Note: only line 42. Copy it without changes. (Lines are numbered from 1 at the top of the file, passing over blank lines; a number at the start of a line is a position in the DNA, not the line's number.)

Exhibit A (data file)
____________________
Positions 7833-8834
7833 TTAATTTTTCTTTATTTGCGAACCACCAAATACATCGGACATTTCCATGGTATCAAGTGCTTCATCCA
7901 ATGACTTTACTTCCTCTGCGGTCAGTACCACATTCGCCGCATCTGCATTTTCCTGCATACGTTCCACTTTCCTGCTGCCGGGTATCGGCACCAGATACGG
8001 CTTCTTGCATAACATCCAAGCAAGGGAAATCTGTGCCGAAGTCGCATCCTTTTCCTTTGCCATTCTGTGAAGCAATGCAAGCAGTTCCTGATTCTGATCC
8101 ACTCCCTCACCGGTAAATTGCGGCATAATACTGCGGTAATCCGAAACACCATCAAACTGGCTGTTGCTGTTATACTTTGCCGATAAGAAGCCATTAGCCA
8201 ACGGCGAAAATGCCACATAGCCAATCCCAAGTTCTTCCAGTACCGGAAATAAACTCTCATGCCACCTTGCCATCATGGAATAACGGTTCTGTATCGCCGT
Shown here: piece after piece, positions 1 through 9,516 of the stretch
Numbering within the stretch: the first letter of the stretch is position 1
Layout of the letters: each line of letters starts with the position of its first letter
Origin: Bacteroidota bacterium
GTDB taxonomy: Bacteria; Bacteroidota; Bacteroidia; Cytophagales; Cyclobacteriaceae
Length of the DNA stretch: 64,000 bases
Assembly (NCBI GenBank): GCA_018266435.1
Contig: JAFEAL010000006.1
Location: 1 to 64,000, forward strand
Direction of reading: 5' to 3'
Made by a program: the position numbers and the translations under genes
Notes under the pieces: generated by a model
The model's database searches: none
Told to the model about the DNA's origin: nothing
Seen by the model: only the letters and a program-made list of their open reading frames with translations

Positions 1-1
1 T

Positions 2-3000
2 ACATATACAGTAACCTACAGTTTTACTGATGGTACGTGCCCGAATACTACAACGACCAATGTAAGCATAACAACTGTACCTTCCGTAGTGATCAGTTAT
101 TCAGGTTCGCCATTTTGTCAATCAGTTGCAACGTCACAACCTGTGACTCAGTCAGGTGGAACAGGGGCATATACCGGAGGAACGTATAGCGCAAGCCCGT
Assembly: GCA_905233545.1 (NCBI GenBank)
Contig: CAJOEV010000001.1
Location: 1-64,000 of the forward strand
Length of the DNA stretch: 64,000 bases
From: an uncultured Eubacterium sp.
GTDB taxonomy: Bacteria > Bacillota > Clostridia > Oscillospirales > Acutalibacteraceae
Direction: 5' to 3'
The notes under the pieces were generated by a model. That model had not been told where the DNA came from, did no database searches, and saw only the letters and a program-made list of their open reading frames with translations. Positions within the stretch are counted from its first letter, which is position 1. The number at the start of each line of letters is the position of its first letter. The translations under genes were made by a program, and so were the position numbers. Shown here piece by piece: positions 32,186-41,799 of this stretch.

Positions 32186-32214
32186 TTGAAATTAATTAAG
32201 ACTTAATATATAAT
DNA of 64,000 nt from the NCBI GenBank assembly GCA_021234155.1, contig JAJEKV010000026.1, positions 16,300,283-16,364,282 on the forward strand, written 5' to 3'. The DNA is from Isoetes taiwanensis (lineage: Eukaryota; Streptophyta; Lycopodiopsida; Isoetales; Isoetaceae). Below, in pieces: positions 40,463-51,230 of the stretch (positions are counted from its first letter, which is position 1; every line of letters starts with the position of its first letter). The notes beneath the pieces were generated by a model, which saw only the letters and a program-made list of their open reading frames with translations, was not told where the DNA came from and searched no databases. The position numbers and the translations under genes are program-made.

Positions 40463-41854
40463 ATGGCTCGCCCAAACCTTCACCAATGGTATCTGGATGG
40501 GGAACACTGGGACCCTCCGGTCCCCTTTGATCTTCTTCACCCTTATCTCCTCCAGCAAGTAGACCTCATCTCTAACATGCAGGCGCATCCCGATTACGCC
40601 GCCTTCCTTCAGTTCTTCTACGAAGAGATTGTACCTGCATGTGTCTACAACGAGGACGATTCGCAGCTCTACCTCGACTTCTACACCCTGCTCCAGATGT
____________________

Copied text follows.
40601 GCCTTCCTTCAGTTCTTCTACGAAGAGATTGTACCTGCATGTGTCTACAACGAGGACGATTCGCAGCTCTACCTCGACTTCTACACCCTGCTCCAGATGT